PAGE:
“If we were able to serve all of [our students], and we were able to serve them for as many sessions as they needed, we would need more than 200 counselors, which honestly is not possible,” said Natacha Foo Kune, a psychologist and the director of the counseling center. 

And that was before the pandemic stressed out students and their families, as people worried about health, finances and political issues. With the virus, there were also moments of recalibration for mental health providers who contemplated their futures. The university lost several of its staffers, though it has since hired more.

Some realized they could set up a private practice from home and be fully booked with private practice clients within weeks — they didn’t need to deal with insurers and could work out of their living rooms.  

“They make more money working less hours. I can’t fault people for that,” said Foo Kune, noting that especially for families with children and caretaking responsibilities, the flexible option was a better fit. 

To compensate, the center prioritizes students who need the highest levels of care immediately — students like David. 

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Other students, like Rachael McDonald, don’t get care. She waited two months before giving up. 

A junior studying political science, McDonald was diagnosed with anxiety and reached out to the UW Counseling Center in January to get set up with a therapist and psychiatrist. She was seen once for a consultation and told she might be able to see someone in March. She called a few more times to check for cancellations but ultimately looked elsewhere for a private practitioner.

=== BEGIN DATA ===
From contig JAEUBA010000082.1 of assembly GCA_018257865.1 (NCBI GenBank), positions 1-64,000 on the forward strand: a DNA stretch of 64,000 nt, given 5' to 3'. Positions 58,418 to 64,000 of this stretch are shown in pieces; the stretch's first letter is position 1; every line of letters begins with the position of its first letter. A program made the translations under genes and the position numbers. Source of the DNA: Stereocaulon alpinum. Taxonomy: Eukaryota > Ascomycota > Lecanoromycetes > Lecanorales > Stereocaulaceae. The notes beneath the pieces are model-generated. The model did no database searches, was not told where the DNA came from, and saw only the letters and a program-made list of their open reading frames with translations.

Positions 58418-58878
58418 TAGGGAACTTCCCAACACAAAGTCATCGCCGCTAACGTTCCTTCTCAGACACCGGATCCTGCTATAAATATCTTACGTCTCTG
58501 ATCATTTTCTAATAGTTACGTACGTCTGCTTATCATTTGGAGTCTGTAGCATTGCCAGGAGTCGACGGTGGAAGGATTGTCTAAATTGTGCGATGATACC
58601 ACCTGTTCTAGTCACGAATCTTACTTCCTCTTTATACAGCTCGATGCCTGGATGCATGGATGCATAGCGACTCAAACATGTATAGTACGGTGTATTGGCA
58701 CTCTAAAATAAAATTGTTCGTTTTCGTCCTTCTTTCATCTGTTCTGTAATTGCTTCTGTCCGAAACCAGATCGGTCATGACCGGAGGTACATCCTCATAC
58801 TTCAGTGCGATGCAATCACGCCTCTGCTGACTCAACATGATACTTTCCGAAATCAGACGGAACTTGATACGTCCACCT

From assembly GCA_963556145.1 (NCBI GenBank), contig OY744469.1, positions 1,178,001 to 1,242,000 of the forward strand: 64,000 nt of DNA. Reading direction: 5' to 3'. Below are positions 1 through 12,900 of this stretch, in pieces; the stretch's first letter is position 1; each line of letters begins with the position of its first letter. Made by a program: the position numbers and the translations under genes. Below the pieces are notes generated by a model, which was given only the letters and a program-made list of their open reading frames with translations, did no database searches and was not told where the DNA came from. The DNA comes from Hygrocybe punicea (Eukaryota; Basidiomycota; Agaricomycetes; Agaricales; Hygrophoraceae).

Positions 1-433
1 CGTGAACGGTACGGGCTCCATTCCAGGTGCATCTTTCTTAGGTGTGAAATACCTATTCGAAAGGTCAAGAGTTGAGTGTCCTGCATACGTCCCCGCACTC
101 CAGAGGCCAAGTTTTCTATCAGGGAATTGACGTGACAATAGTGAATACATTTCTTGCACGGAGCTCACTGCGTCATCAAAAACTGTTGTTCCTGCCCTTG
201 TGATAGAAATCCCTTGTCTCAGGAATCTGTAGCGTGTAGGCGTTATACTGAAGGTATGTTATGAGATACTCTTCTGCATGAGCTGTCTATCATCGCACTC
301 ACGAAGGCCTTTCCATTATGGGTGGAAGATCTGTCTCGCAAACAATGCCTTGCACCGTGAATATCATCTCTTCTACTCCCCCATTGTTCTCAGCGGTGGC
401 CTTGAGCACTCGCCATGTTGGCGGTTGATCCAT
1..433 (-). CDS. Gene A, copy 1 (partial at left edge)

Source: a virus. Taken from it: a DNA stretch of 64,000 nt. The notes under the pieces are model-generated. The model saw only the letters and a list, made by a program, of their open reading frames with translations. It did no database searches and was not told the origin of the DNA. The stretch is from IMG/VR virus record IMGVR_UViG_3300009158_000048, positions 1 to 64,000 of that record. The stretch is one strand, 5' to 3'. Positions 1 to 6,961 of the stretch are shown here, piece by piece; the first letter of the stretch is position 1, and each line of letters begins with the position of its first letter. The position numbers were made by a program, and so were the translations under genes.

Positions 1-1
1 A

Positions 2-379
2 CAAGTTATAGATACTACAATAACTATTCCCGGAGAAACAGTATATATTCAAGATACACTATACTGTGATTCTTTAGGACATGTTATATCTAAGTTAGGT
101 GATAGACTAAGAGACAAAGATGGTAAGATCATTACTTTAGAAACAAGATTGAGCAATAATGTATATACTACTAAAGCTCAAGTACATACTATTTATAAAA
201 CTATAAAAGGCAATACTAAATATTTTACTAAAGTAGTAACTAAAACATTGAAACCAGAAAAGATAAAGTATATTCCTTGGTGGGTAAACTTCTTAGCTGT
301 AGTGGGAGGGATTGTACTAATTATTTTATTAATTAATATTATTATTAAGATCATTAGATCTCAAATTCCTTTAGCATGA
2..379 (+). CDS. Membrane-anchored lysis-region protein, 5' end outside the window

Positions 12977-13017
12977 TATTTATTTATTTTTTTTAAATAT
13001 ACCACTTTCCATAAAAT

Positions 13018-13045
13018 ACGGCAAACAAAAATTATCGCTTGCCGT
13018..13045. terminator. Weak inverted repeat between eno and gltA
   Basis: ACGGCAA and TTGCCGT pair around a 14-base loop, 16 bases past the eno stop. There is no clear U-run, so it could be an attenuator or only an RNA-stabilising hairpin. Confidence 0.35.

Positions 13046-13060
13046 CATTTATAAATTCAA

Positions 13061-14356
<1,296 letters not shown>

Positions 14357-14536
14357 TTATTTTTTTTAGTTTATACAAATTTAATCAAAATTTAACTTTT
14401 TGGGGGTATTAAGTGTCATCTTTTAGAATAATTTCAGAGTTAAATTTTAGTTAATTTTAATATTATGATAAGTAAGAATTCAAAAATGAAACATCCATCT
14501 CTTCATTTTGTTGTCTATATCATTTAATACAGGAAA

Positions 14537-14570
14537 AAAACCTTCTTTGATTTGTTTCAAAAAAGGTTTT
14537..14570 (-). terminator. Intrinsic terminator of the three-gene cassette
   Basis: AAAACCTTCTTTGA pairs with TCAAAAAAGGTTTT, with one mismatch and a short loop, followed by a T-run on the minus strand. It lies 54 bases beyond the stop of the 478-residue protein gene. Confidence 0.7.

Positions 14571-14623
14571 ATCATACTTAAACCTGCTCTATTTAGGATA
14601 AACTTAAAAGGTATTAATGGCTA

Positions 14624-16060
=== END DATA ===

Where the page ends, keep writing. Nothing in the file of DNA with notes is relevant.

“I really was hoping to get [care at UW] because when you have a team like that in school, they can communicate with a disability team,” said McDonald. “[A team] that can say, ‘She deals with really severe anxiety so we can give her extra time on the test or let her take it in a quiet environment.’  It makes it that much harder to advocate for yourself because the resources aren’t as accessible.” 

Long waits

It’s not just the University of Washington that is facing this dilemma. 

Central Washington University is down 2 1/2 staff positions (some people work part-time) on a team of 11 people. Together they see around 1,000 students a year, or 10% of the student population. 

Cindy Bruns, the director of student counseling services at the university in Ellensburg, said students don’t have many options outside the school. “CWU exists really in a medical desert, in terms of outside resources,” she said.

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The city has one mental health agency in town; Bruns says some people wait up to about six months to see a practitioner. Though there are some private therapists, many don’t take insurance. According to the American Medical Association’s Workforce Mapper, there were two psychiatrists in the county at the 2010 census count; Bruns says she doesn’t know of any now. 

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Washington State University likewise faced staffing shortages, leading to longer wait times for students. 

“Ideally, a student would be able to be seen within two to three weeks,” said Jennifer Ellsworth, the director of counseling and psychological services on the Pullman campus. 

“Last semester, [the wait time] was as long as six weeks, which is so discouraging to see. We know that six weeks later is a huge portion of the semester.”